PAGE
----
Richmond Avenue Primary and Nursery School

About Richmond Avenue Primary and Nursery School Browse Features

Richmond Avenue Primary and Nursery School


Name Richmond Avenue Primary and Nursery School
Website http://www.richmond-avenue.co.uk
Ofsted Inspection Rating Good
This inspection rating relates to a predecessor school. When a school, converts to an academy, is taken over or closes and reopens as a new school a formal link is created between the new school and the old school, by the Department for Education. Where the new school has not yet been inspected, we show the inspection history of the predecessor school, as we believe it still has significance.
Inspection Date 10 June 2015
Address Richmond Avenue, Shoeburyness, Southend-on-Sea, SS3 9LG
Phone Number 01702292197
Type Academy
Age Range 3-11
Religious Character Does Not Apply
Gender Mixed
Number of Pupils 446 (51% boys 49% girls)
Number of Pupils per Teacher 21.3
Academy Sponsor Southend East Community Academy Trust
Local Authority Southend-on-Sea
Percentage Free School Meals 17.5%
Percentage English is Not First Language 4%
Persisitent Absence 6.2%
Pupils with SEN Support 17.8%
Catchment Area Information Available Yes, our catchment area data is FREE
Last Distance Offered Information Available No
Highlights from Latest Inspection:

Information about this school

Richmond Avenue Primary and Nursery School is larger than the average-sized primary school. Most pupils are White British. A minority are from a wide range of minority ethnic groups. The proportion of disadvantaged pupils, supported by the pupil premium is considerably greater than in most schools. The pupil premium is additional funding for pupils who are known to be eligible for free school meals or in the care of the local authority. The proportion of disabled pupils and those who have special educational needs is much higher than the national average. The school meets the government’s current floor standards, which are the minimum expectations for pupils’ attainment and progress in reading, writing and mathematics by the end of Year 6. Children start school part time in the Nursery classes. Just over half of the children starting in the school’s Reception class each year transfer from the Nursery classes. All children in Reception attend full time. The school is part of the Shoebury Education Partnership, a group of local schools.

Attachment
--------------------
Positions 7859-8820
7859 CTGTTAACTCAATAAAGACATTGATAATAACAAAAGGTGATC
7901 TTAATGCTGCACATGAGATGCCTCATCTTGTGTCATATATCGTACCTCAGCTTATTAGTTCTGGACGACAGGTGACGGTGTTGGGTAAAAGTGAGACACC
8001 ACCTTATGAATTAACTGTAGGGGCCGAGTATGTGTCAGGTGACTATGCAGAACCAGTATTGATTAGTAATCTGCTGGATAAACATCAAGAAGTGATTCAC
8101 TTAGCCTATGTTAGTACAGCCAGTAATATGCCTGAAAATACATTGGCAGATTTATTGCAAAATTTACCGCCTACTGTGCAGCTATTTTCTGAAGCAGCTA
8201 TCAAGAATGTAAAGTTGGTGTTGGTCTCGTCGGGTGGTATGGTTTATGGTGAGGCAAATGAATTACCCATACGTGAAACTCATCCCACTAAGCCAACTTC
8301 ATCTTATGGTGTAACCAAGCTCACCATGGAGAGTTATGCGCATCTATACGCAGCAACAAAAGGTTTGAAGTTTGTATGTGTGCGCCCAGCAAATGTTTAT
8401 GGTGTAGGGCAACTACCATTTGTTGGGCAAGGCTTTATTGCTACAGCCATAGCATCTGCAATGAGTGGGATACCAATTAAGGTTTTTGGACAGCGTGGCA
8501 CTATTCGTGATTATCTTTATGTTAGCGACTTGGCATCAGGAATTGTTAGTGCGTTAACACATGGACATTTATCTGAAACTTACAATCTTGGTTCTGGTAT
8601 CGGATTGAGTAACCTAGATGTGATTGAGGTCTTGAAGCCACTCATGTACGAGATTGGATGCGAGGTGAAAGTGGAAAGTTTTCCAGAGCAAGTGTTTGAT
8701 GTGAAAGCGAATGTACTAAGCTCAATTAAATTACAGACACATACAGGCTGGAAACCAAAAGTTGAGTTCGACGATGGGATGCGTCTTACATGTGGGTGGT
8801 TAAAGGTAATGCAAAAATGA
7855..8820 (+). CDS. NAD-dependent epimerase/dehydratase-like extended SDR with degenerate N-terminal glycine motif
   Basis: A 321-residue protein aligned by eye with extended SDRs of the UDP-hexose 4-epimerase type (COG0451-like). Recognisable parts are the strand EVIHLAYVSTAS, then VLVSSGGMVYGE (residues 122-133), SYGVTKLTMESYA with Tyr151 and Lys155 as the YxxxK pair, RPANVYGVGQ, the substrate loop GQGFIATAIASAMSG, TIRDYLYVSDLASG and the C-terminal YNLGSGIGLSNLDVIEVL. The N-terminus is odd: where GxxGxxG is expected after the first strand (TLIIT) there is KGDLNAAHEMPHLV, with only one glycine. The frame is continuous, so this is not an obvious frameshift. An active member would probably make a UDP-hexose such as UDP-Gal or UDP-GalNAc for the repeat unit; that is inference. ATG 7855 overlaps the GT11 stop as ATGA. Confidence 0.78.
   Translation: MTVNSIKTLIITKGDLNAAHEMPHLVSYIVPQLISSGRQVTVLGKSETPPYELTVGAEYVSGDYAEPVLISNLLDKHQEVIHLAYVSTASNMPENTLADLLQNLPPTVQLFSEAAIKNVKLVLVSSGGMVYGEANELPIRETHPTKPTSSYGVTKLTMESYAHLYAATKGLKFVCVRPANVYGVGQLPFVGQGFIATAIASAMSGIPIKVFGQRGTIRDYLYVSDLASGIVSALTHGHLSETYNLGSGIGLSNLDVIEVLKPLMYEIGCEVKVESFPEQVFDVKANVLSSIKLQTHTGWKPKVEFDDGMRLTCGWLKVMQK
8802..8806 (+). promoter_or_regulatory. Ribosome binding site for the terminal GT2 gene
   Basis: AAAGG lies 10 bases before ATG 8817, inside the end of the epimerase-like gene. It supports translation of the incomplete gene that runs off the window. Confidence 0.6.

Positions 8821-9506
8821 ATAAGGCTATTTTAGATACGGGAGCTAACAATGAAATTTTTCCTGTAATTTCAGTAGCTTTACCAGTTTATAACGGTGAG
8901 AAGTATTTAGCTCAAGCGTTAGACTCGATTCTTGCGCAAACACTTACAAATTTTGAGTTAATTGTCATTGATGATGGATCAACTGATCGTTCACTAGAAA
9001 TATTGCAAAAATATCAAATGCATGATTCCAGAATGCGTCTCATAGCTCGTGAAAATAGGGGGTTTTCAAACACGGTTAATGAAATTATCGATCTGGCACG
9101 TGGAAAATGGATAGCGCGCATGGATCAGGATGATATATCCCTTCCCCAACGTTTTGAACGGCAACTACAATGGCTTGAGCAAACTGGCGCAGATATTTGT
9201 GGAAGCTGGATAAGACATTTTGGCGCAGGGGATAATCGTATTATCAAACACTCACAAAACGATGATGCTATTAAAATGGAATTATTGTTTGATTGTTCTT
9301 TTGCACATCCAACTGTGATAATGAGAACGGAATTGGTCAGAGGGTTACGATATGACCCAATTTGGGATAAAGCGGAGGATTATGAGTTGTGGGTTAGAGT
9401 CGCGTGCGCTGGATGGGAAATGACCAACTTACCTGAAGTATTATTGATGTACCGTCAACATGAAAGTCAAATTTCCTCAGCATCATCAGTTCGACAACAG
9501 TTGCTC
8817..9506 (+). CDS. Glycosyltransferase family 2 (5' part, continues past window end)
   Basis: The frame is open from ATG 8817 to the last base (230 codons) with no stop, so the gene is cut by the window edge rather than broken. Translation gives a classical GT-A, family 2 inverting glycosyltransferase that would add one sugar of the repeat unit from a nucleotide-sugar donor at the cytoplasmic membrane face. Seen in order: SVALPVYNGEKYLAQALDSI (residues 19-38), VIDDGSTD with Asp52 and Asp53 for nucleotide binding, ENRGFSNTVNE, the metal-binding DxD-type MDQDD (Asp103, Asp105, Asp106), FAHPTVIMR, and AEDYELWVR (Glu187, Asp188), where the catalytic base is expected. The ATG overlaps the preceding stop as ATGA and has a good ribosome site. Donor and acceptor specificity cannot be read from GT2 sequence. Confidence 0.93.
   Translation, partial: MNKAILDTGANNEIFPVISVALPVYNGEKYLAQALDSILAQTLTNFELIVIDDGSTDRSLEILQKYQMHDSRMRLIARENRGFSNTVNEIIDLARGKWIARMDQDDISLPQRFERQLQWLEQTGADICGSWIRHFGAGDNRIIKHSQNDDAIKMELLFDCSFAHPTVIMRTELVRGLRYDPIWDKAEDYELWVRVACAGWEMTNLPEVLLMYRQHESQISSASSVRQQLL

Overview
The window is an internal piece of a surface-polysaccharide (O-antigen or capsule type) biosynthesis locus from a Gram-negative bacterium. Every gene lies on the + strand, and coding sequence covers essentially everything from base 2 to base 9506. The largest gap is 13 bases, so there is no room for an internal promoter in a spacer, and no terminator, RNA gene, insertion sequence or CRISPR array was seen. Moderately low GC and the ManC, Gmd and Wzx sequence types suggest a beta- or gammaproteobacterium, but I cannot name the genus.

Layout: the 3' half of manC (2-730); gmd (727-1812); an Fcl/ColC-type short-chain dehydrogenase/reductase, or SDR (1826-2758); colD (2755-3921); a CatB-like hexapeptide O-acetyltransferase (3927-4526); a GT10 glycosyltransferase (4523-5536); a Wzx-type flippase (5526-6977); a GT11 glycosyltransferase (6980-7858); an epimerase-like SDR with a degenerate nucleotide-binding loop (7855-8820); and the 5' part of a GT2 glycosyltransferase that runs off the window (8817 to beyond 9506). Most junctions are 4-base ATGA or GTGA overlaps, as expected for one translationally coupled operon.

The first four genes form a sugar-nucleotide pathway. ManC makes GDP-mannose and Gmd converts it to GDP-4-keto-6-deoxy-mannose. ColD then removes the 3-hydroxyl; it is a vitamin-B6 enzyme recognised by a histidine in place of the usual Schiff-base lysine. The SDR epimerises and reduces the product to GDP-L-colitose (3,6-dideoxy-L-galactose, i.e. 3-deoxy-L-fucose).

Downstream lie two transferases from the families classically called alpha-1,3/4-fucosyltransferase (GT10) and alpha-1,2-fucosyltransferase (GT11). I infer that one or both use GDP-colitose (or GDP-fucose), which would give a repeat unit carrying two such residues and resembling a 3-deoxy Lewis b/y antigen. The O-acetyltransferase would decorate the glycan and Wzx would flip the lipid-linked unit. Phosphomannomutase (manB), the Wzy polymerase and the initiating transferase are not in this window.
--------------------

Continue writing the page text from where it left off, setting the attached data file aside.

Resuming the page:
Summary of key findings for parents and pupils

This is a good school. The school is improving rapidly. Pupils’ progress has improved since the last inspection and is good. Under the dynamic leadership of the headteacher, the quality of teaching has improved significantly. Staff and pupils’ expectations are much higher. Pupils’ attainment in reading, writing and mathematics has risen at both key stages since the last inspection. Children in the early years make an excellent start to their learning. The stimulating provision captures children’s interest and imagination. Pupils’ positive attitudes to learning and their excellent behaviour make a strong contribution to their achievement and enjoyment of school. A highly supportive and caring atmosphere contributes strongly to pupils’ safety and their spiritual, moral, social and cultural development. Attendance has improved rapidly and is currently above the national average. No pupils are persistently absent. Pupils are extremely polite and courteous to adults and to one another. They show great respect and tolerance to those from different backgrounds. A wide range of clubs and activities develop and enrich pupils’ sporting, artistic and other interests. School leaders are very committed to ensuring that pupils achieve their potential, personally and academically. The staff and the whole school community have high morale. Working with schools in the Shoebury Educational Partnership has supported rapid improvement in the quality of teaching. Governors provide strong support and challenge to the school. They are very committed to ensuring that all pupils achieve as well as they can and that teaching is as effective as possible. It is not yet an outstanding school because : The quality of mathematics teaching in Key Stage 1, while good, is not as strong as it is in other areas. The teaching of phonics (the sounds that letters make) does not ensure that all pupils achieve well in reading. Teachers do not consistently take pupils’ prior knowledge and understanding into account when introducing new learning challenges. Some pupils lack confidence in asking and answering questions.